NEW YORK — You can credit the Rays’ three wins in the wild 36 hours from Thursday afternoon to early Saturday morning to the never-say-die attitude manager Joe Maddon cultivates in the clubhouse and to the incredible belief the players have in each other.
Or, you can believe in the power of ice cream.
Chris Archer believes in the ice cream.
Video coordinator Chris “Chico” Fernandez somehow convinced David DeJesus to have a “cheat day” from his strict health-food diet and have a cup of ice cream before the Rays played the first game of Thursday’s doubleheader in Boston. DeJesus homered for only the second time this season and the Rays won both games. Then on Friday (actually, Saturday morning), with the Rays and Yankees tied at 5 in the top of the 14th inning, DeJesus had an ice cream bar while leaning against the dugout fence and ...
“Five runs,” Archer said.
The Rays walked out of the visiting clubhouse at Yankee Stadium in the wee hours of Saturday a bit tired — they spent 13 of those 36 hours on the field — yet energized. What had been a long, cold, wet road trip quickly became a series of events that might be looked upon as the galvanizing moment when the story of the 2014 Rays is eventually complete.
“I’m so impressed with our guys and their ability to stay motivated,” Maddon said before leaving the ballpark. “It’s pretty amazing. If you’re a Rays fan you got to be pretty proud of your players right now.”
The 14-inning win was filled with all sorts of oddities.
The Rays blew leads in the eighth and ninth innings and still won by five runs.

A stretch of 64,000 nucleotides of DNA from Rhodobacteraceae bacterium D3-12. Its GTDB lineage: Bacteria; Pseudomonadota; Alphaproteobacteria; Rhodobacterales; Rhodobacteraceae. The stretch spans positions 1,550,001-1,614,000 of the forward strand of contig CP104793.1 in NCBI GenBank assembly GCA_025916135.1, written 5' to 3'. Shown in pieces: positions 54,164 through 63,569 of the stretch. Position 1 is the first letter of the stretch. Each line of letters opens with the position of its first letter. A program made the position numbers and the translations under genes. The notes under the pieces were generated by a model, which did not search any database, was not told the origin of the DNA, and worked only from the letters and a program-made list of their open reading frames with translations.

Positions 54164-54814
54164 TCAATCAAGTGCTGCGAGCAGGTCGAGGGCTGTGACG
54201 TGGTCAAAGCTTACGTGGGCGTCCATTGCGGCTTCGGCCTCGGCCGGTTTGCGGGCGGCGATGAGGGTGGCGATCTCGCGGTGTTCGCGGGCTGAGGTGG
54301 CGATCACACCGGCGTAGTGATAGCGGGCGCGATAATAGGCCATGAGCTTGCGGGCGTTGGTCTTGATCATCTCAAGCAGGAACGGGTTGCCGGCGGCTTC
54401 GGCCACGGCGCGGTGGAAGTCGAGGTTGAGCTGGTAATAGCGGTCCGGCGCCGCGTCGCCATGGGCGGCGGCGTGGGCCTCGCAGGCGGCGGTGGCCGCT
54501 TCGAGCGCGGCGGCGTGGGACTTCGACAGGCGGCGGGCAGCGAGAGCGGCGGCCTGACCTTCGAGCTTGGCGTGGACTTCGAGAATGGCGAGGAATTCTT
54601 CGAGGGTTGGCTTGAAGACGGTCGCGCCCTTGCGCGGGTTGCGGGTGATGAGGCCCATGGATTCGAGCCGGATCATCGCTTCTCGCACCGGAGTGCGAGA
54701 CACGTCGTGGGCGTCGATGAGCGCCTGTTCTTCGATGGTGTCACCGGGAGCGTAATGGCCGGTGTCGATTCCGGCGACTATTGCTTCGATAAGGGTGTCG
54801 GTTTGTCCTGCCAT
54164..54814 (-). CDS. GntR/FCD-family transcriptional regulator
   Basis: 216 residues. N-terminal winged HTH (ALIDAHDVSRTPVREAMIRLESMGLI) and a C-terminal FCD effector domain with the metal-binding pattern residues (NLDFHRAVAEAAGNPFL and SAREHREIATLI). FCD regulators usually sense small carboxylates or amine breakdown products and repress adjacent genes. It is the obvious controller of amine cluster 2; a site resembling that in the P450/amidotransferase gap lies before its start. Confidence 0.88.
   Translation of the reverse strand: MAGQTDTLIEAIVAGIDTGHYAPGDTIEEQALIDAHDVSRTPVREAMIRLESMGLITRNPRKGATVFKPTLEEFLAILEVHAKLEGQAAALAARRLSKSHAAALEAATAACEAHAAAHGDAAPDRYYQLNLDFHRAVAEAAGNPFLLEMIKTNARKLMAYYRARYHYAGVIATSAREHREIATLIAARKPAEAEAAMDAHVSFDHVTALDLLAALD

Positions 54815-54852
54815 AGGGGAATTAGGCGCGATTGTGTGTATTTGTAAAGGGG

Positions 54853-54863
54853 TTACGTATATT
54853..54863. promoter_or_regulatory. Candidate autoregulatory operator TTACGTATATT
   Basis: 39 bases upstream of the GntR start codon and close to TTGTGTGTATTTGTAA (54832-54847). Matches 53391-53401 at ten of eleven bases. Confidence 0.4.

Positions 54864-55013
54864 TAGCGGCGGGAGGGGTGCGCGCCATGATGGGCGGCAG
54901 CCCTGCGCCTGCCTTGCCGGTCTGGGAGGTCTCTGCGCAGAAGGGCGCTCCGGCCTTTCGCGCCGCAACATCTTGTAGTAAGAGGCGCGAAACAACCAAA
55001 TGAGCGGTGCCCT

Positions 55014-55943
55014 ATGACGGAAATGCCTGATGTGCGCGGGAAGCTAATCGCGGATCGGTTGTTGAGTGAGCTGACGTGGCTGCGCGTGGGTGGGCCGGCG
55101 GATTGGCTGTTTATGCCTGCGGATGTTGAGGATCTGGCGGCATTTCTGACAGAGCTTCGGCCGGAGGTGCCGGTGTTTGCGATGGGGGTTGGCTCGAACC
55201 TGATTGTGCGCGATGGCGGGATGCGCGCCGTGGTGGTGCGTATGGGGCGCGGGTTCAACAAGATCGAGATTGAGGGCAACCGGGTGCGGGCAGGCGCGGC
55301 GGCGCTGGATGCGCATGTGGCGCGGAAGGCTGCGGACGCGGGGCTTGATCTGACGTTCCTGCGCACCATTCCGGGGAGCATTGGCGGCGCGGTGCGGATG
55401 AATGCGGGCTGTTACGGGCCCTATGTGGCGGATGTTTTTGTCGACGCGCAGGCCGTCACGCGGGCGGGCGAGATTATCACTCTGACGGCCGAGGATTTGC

Wil Myers played first base in the 13th inning when the Rays employed a five-man infield and made the putout at first. He wore his outfield glove, too.
The Rays completed a rather involved double play in the 12th inning that was scored 4-3-3-6-3-4-3-4-5-2.
The Rays hit into five double plays.
They had 20 hits, their most since Sept. 5, 2007 against Baltimore.
It was only the fifth time in franchise history they won after blowing two saves in one game.
“That was the definition of a team win right there,” said David Price, who pitched seven strong innings.
“A crazy game,” Maddon said.
Actually, if you’ve been following this team for any length of time, it was Rays baseball. Crazy is the norm.
Forced to play a doubleheader they didn’t want to play, they naturally won both games.
Joel Peralta couldn’t hold a two-run lead in the eighth inning Friday, but Heath Bell threw 21⁄3 scoreless innings. They were rocky innings, but they were scoreless.
And the Rays won on the road after the Yankees blasted their way back into the game in the eighth inning.
It was the Yankees who had the runners on base in the extra innings. It was the Rays who won with a five-spot in the 14th.
“We kept pushing and pushing, and we never say die,” Bell said. “We believe in everybody, even putting Wil at first base. I think the guys believed in me even though we had some base hits early and I got in some jams. I kept bailing out of it. We stayed positive and kept going.”
Maddon said it takes a special group to win extra-inning games on the road.
“It speaks to the character of the team, because it’s so easy when you don’t score in the top of an extra inning, there’s almost like this impending doom kind of a feeling, because all they have to do is score one run,” Maddon said. “So you have to keep fighting for that next moment until finally you do break through.”
And while you’re fighting, it doesn’t hurt to have an ice cream.
“It’s worth the win,” DeJesus said. “I’ll take my diet, my abs, let those go if we can get 97 to 98 wins this year, that’s fine.”
Even if it means adding a few pounds?
“If it has to go that way,” DeJesus said, “I’ll be that guy.”